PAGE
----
We recently took a drive among the rolling hills of the Chianti region of Tuscany. It strikes me whenever I go to another region of Italy just how different the food offerings are from place to place. We traded in our glasses of Oltrepo Pavese for Chianti glasses and a new attitude on red meat. Here in Lombardy, it seems that meat is not the great specialty that it is in Tuscany. "Roast Beef" is sold in thin slices that you're supposed to pan fry and people generally seem suspicious of rare meat, preferring a rather pinkish-grey tone to their steaks. (Fish, however is sublime.) So it was with great relish that we headed to Tuscany, the capitol of the Fiorentina (it means "from Florence") steak, a.k.a. the T-Bone! Yum. Now that I live abroad, eating a good, rare steak transports me back to Sweet Home Chicago, "butcher to the world", so I felt at home in Tuscany. Here are Giuseppe and Paolo about to enjoy their rare, 2-3 inch-thick Fiorentina. They serve them so large that the menu suggests Fiorentina as a main dish for two.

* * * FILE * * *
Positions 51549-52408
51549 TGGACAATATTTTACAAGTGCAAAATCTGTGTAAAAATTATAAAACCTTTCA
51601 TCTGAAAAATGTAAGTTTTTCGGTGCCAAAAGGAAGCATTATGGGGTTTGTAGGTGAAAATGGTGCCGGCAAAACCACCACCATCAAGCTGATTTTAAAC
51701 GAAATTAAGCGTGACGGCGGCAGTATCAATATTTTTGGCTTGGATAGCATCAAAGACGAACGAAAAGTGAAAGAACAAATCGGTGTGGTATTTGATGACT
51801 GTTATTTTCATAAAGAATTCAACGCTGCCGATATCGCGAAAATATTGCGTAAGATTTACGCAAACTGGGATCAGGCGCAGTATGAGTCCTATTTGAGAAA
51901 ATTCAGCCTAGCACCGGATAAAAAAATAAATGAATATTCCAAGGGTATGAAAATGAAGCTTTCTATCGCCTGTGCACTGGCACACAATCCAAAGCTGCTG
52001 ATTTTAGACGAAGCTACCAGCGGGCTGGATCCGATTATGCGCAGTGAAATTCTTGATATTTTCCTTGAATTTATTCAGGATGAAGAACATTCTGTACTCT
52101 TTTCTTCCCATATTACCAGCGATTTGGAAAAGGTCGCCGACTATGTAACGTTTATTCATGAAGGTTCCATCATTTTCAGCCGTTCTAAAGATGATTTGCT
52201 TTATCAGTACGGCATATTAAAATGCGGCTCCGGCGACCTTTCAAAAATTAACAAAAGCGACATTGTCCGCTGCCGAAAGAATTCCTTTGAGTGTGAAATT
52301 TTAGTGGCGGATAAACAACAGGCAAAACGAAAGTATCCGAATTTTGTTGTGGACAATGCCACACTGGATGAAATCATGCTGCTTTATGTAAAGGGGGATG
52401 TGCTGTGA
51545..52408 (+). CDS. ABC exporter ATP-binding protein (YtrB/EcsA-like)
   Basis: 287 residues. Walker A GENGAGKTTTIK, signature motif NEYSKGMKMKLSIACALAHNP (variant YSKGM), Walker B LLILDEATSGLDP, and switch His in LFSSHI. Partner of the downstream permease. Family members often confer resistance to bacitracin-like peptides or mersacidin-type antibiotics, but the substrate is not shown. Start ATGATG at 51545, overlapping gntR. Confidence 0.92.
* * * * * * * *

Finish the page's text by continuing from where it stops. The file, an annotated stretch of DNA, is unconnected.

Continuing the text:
In Tuscany, they prize (and advertize) the razza Chianina breed of steer as much as we do the Black Angus. These big, gorgeous white animals have been bred in Italy since ancient times, were used for sacrifice by the Etruscans and then by the Romans; they have been beasts of burden and food for millenia. A few years ago, the Fiorentina was banned since part of the bone could contain spinal cord fluid and thus endanger the eater with Mad Cow Disease. One butcher and self-named glutton, Dario Cecchini held a funeral for the bistecca alla fiorentina as a symbolic protest against the prohibition. Luckily, they have gone a long way to reducing the risk of the disease and the steaks are now back on the market and absolutely delicious!